I spent most of my 30s injured.
Back, knee, and hips.
(There’s no nice way to say it.)
Injuries prevent you from reaching your goals.
Say goodbye to almost any sort of fat loss.
(Injuries create inflammation, which increases cortisol levels.)
Say goodbye to most of your strength gains.
So what should you do?
1. Get diagnosed/treated/cleared by a medical professional.
This should go without saying, but sometimes we seem to disdain the pro’s. I know I used to.
Until I needed one.
Back in 2005 I injured my right hip.
I tried to fix it myself. And failed.
I finally went to see the orthopedic surgeon because I was in absolute agony and life was miserable.
It turned out that no amount of ART, stretching, foam rolling, or any other non-traditional treatment approach could fix the issue: A torn labrum.
Ultimately, what I needed, was a reprieve from the inflammation that was causing the pain.
So I took a cortisone shot.
And that experience ultimately led me to where I am today.
2. Focus your training on fixing the stuff you suck at.
Great, you can do 300 swings in a day.
But can you put both arms overhead symmetrically?
Yes, that’s right – overhead – so they are perpendicular to the floor?
Without arching your lower back?
If not, you have some issues you need to address.
Otherwise Presses, Snatches, and even Get Ups will become problematic for either your shoulders or your lower back – or both.
And not addressing them will keep you from making the progress and getting the results you’re looking for.
You don’t have to spend years here.
3 to 4 months out of the year will be just the ticket for most people, especially if they’re the right exercises.
And not necessarily in a row either – just strategically injected at the right times to accelerate gains in other areas.
For example, after 15 years of neglecting any serious direct abdominal work, I spent almost 2 years doing direct gymnastic type abdominal work as part of a “season.”
The result was a much stronger hinge pattern at a lighter bodyweight.
3. Focus on training instead of “working out”
I’ve hammered this point more than a few times over the last 6 years or so, but it still bears re-enforcing.
Training indicates there is a goal to be achieved.
Training indicates that you’re hoisting your KB with and for a purpose.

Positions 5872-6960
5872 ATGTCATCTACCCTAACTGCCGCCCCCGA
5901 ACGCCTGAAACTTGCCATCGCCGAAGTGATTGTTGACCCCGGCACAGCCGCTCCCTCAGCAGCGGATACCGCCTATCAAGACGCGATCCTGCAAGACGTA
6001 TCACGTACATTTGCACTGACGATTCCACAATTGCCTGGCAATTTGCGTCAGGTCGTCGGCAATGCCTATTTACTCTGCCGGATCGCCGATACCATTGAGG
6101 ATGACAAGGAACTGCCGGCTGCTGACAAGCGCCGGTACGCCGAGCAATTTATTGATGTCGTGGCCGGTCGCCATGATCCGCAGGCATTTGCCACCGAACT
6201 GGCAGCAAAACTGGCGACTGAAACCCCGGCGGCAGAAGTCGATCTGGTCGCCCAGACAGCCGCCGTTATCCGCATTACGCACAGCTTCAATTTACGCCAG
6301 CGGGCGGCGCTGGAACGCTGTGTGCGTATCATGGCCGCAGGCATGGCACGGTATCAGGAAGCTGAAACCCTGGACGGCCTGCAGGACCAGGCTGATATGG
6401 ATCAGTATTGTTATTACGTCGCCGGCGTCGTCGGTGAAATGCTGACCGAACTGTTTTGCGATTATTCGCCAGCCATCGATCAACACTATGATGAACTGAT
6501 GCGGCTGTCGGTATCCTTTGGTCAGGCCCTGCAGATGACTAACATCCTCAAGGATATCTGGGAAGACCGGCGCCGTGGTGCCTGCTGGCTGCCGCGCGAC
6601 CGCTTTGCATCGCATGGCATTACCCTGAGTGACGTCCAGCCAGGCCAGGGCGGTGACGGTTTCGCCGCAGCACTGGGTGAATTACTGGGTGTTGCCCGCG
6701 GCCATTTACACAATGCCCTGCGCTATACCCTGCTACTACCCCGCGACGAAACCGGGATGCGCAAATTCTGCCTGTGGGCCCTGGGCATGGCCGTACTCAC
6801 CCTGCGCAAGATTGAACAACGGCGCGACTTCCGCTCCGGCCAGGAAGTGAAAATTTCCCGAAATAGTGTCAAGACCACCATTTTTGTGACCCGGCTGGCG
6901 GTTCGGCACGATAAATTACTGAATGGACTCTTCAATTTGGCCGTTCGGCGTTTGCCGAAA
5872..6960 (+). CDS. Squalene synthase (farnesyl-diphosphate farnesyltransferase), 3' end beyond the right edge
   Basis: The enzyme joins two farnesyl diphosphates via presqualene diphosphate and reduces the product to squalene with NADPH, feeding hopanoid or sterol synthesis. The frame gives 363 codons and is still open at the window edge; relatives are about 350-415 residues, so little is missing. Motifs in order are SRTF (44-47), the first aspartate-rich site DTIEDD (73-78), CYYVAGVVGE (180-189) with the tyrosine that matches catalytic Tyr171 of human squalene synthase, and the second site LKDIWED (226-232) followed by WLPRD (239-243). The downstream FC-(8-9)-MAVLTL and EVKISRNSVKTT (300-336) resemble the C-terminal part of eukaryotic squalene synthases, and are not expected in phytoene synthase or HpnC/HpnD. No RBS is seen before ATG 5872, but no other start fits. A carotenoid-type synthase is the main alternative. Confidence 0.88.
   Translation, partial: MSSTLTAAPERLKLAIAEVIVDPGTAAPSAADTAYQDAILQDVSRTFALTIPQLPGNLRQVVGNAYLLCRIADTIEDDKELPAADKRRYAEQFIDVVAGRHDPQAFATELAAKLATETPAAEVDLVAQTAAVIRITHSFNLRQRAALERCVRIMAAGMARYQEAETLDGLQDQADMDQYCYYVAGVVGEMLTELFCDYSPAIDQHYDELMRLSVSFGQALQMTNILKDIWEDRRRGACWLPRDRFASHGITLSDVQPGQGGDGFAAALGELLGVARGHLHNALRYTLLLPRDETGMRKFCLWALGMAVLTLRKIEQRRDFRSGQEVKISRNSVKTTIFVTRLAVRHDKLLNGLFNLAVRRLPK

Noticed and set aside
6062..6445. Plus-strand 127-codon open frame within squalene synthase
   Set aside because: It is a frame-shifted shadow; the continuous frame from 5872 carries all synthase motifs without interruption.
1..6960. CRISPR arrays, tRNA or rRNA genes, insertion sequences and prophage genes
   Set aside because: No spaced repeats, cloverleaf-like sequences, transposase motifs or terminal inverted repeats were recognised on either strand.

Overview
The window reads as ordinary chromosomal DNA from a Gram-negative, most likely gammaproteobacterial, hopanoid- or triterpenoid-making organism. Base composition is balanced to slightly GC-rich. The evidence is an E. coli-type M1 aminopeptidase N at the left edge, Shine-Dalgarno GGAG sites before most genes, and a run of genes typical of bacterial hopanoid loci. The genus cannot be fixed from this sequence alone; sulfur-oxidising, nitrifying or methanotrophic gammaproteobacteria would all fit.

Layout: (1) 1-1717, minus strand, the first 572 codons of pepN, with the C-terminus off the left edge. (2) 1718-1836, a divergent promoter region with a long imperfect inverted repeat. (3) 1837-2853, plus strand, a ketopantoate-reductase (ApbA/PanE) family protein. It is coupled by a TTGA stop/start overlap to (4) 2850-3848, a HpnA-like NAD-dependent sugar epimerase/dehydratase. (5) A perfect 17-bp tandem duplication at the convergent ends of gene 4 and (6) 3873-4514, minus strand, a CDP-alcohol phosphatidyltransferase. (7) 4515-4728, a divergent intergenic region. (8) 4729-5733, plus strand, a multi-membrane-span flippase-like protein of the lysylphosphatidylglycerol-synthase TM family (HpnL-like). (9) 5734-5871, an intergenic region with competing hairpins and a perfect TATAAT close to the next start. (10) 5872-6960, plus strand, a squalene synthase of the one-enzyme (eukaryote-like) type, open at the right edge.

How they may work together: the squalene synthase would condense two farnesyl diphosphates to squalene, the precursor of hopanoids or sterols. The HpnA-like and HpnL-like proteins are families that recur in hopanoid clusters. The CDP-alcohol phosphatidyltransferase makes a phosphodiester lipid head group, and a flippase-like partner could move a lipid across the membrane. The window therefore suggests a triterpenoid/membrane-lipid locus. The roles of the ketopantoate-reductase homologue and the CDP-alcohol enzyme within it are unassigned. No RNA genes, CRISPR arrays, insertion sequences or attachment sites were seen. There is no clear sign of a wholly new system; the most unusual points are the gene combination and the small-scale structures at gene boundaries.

Working out does not.
Working out is associated with [high levels of] fatigue, sweat, and sometimes even nausea and vomiting.
And I guess if those are your end goals, then working out is for you.
But in over 20 years of training, I never once had a client or athlete say to me, “Hey, what I’m really looking for is to puke all over my shoes at the end of every workout. Can you help me do that?”
Training by default means there will be ups and downs and different cycles in your programming.
And, yes, it also indicates that there will be programming.
Not just random “workouts of the day.”
Give up the false notion that training has to be “killer” in order to be effective.
More often than not, training will be the opposite.
Sure, there are times when you’ll find it challenging, maybe downright difficult, as you bump up against your limitations, but that’s part of #2 and is part of the process, not the intended outcome.
Finally, realize that training, by its very nature, is measurable and that means you have some valid data points to determine your progress instead of “feeling” like you’re getting results.
If you’re currently injured and cleared by your medical pro of choice, realize it’s time to make some changes if you want to see those results.
Two of the most common issues or areas people struggle with as a result of injuries are shoulder range of motion limitations, and abdominal weakness, which manifests itself in an inability to hinge and squat properly.
You can take care of them here.
Best part is, you’ll be able to make noticeable gains in the training journal and in the mirror.
P.S. Ignore your injuries and they’ll get worse, eventually leaving you unable to do anything except pay a large medical bill from some kind of surgery.
Ignore your movement limitations and restrictions, and if you keep on going, you’ll end up with some kind of injury.